Former Westport Woman’s Club president Natacha “Nat” Sylander died last month. She was 86.

The Auburn, New York native earned her bachelor’s degree in hotel management from Michigan State University. She then moved to Chicago to work at the Palmer House.

In 1960 she married Dick Sylander, and became a mom. In 1967 the family moved to Westport, where they lived for 44 years. She was a teaching assistant at Bedford Elementary School before starting a company with her husband in 1976. R.L. Sylander Associates did custom computer circulation fulfillment. They ran it for 25 years, until they retired.

Nat was active in the community, including president of the Westport Woman’s Club and chair of the Yankee Doodle Fair. She was a member of the St. Luke Church choir for many years. She was a wonderful cook and loved to entertain, with a flair for storytelling.

She is survived by her children, Rick of Milford, Karen of Chicago and Beth of Long Island; as well as a grandson, Owen Hammond, serving overseas in the Army.

A funeral service is set for Saturday, June 11 (11 a.m., St. Luke Church) with a Mass of Christian Burial. A reception follows immediately. Interment will be private. Condolences may be left online. In lieu of flowers, memorial contributions may be made to the Westport Woman’s Club Scholarship Program, 44 Imperial Ave, Westport, CT 06880.

Nat Sylander

=================================================

This guy crawled onto Molly Alger’s deck, then posed for his “Westport … Naturally” closeup:

(Photo/Molly Alger)

=======================================================

And finally … one famous “baby” deserves another:

 

Hate Has No Home Here

The weekend’s horrific events in Charlottesville shined a spotlight on the despicable, bigoted, anti-American groups and individuals now crawling out from under the rocks where they’ve hidden for years.

It also gave fresh momentum to a no-hate movement that’s been building here in Westport.

Earlier this summer, Bedford Middle School teacher Kerstin Rao visited Evanston, Illinois. She spotted several lawn signs:

Kerstin was staying with her husband’s cousin. Both men were born in India. Like Kerstin, her husband’s cousin is in a mixed marriage.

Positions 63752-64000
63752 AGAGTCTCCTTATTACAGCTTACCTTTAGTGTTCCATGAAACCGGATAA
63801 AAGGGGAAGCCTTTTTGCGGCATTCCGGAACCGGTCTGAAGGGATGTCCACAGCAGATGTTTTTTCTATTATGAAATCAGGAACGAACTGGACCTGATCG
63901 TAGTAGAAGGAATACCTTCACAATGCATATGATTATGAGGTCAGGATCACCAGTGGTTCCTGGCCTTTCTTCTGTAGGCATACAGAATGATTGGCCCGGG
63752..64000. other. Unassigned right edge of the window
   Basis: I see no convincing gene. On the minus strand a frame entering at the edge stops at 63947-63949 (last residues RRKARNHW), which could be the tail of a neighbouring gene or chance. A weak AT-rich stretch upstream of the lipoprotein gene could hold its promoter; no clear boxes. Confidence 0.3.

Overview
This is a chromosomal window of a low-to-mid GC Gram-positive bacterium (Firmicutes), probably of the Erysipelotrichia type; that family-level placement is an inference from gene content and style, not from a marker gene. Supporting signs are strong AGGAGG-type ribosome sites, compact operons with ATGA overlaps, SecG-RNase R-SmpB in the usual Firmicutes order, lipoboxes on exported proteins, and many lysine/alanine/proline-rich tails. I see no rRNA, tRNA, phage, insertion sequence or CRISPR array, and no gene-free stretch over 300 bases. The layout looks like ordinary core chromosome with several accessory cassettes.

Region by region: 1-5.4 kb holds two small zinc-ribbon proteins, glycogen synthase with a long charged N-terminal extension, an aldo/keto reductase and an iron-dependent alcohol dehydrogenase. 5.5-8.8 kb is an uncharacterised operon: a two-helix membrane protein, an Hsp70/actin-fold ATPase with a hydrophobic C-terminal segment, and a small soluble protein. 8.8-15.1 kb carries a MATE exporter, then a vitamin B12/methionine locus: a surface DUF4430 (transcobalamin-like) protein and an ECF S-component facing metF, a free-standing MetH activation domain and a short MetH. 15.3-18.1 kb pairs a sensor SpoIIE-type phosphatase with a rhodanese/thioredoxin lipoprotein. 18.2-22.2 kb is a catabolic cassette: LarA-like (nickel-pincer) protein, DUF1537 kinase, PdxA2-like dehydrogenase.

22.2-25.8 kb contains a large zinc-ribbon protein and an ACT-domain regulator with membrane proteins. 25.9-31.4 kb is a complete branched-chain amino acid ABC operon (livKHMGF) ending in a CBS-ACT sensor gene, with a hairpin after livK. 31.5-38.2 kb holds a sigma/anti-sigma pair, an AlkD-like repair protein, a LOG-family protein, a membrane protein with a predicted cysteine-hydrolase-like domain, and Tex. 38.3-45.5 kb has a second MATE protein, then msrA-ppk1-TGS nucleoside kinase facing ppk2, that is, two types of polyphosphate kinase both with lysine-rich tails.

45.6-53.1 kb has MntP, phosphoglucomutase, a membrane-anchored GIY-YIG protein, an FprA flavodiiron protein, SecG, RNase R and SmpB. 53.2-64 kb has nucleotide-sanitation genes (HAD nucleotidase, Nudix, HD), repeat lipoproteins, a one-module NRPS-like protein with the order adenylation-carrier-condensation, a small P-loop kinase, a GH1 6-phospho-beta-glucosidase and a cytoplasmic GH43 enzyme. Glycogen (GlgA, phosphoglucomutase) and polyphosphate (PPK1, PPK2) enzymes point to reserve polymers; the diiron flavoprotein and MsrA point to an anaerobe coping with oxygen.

Pushing a stroller with her relatives’ infant daughter, and seeing similar signs on every street, gave Kerstin a “truly inclusive” feeling.

She vowed to bring that feeling back to Westport.

Online, she found the website for what was becoming a national movement. Organizers laid down a few simple rules: It could not be a fundraiser; it could not be political or partisan; the original design could not be altered, and the yard signs had to be sold at cost.

“This is truly a grassroots effort to show our welcoming hearts,” Kerstin says.

She learned that a few areas in Connecticut already had signs. She bought one from a Milford friend.

When Kerstin wrote about the movement on Jane Green’s “Westport Front Porch” Facebook page, the response was immediate. She organized a meeting at Barnes & Noble.

Baker Graphics offered a great price for printing. Steam Coffee at the Greens Farms train station offered to sell the signs to commuters.

The group that met at Barnes & Noble last week loved that the project is non-partisan. They vowed to include people from a wide spectrum to help spread the “no hate” message.

On Sunday, Kerstin and her husband Vijay brought their red-and-blue sign to the demonstration on the Post Road bridge:

“Peace is non-partisan,” Kerstin notes. “We are not affiliated with any political party, religion or cause. We just want to put a message in our neighborhoods that hate has no home here.”

She adds, “As a teacher, I imagine students of various backgrounds heading back to school, maybe feeling nervous. Maybe this will be their first year in Westport schools. The thought of them looking out their bus windows and seeing so many welcoming signs — well, that is really wearing our hearts on our sleeves.”

(The no-hate group has set up a fundraising page (click here). Donations will pay for printing only. To volunteer for the effort, email hhnhhwestport@gmail.com.)